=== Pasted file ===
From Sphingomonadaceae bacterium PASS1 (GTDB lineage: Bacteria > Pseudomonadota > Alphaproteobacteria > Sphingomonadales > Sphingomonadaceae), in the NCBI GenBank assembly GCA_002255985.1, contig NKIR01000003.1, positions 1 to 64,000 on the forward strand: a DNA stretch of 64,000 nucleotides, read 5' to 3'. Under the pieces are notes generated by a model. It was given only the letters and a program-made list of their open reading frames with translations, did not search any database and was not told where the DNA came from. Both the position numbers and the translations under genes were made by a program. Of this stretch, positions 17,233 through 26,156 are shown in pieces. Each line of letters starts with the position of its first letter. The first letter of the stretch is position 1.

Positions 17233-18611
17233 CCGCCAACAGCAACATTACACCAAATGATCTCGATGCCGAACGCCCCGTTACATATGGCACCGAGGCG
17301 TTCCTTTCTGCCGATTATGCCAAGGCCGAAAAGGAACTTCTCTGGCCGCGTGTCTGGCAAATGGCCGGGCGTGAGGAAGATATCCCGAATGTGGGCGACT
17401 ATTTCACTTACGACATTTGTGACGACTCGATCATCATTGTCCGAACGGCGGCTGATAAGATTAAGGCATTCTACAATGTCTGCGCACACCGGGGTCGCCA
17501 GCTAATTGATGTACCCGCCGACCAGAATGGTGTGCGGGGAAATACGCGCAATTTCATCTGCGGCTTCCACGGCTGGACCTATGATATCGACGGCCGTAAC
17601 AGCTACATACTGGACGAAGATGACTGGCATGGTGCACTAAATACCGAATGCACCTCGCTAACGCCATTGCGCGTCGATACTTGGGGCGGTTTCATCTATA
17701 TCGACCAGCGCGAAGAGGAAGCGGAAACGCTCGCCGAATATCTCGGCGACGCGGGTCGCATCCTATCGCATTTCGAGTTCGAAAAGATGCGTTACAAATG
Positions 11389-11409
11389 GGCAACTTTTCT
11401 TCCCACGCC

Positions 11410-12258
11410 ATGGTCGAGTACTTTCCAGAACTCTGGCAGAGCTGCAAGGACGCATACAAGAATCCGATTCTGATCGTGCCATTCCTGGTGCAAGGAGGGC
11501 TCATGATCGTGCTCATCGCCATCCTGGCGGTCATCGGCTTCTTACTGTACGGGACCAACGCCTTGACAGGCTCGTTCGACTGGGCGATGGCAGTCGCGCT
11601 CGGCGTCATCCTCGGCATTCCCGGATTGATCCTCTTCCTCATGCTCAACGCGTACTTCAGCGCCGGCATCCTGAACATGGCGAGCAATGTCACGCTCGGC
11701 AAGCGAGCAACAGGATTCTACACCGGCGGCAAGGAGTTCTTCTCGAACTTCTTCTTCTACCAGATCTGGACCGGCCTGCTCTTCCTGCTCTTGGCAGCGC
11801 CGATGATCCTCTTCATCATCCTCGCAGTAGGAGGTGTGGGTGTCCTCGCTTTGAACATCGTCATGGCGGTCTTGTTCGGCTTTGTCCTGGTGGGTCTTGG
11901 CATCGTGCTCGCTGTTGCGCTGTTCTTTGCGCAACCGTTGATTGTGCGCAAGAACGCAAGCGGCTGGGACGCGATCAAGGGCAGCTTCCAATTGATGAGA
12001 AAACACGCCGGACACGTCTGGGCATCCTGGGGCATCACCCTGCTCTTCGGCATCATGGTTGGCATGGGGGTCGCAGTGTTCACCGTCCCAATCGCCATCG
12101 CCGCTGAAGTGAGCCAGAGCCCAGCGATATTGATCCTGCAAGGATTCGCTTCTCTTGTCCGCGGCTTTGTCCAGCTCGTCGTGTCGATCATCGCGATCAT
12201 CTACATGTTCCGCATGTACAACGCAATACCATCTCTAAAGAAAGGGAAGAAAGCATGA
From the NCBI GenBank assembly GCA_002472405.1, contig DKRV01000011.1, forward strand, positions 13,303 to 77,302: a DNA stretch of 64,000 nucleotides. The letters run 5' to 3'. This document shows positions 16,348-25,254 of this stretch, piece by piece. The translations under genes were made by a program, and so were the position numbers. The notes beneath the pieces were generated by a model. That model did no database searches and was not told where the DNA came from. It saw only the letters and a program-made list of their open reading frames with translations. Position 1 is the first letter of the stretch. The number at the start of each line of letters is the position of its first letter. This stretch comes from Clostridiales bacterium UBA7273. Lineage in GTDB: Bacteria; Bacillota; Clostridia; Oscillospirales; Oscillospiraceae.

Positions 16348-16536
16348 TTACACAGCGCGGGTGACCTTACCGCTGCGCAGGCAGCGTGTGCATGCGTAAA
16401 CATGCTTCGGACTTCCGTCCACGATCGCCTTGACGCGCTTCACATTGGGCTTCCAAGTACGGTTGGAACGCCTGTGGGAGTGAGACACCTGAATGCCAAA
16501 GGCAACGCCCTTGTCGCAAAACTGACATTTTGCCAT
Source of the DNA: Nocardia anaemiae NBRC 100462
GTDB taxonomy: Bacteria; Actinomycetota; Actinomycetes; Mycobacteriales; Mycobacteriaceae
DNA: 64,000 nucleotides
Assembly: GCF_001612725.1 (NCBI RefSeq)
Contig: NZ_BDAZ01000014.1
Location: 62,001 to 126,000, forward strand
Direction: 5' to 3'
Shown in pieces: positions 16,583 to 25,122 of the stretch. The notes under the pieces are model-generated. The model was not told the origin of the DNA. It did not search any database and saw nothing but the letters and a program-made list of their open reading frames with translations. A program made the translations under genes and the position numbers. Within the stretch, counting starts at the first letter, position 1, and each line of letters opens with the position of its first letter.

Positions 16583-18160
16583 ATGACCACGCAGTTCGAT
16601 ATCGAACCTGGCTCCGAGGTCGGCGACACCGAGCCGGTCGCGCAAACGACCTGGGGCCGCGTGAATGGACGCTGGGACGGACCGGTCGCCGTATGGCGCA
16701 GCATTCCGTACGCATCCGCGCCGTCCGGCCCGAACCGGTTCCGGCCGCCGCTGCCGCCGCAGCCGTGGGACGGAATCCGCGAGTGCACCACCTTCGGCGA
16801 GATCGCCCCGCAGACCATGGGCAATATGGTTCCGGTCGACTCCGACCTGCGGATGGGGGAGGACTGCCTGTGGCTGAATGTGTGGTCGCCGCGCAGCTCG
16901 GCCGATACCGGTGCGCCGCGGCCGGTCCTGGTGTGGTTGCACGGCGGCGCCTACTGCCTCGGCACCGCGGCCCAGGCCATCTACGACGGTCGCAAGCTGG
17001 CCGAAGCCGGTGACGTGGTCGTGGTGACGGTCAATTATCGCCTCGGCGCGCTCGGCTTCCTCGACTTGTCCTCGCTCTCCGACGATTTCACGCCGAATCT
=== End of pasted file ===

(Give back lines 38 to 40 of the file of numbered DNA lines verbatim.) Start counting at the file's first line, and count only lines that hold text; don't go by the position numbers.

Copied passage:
16701 GCATTCCGTACGCATCCGCGCCGTCCGGCCCGAACCGGTTCCGGCCGCCGCTGCCGCCGCAGCCGTGGGACGGAATCCGCGAGTGCACCACCTTCGGCGA
16801 GATCGCCCCGCAGACCATGGGCAATATGGTTCCGGTCGACTCCGACCTGCGGATGGGGGAGGACTGCCTGTGGCTGAATGTGTGGTCGCCGCGCAGCTCG
16901 GCCGATACCGGTGCGCCGCGGCCGGTCCTGGTGTGGTTGCACGGCGGCGCCTACTGCCTCGGCACCGCGGCCCAGGCCATCTACGACGGTCGCAAGCTGG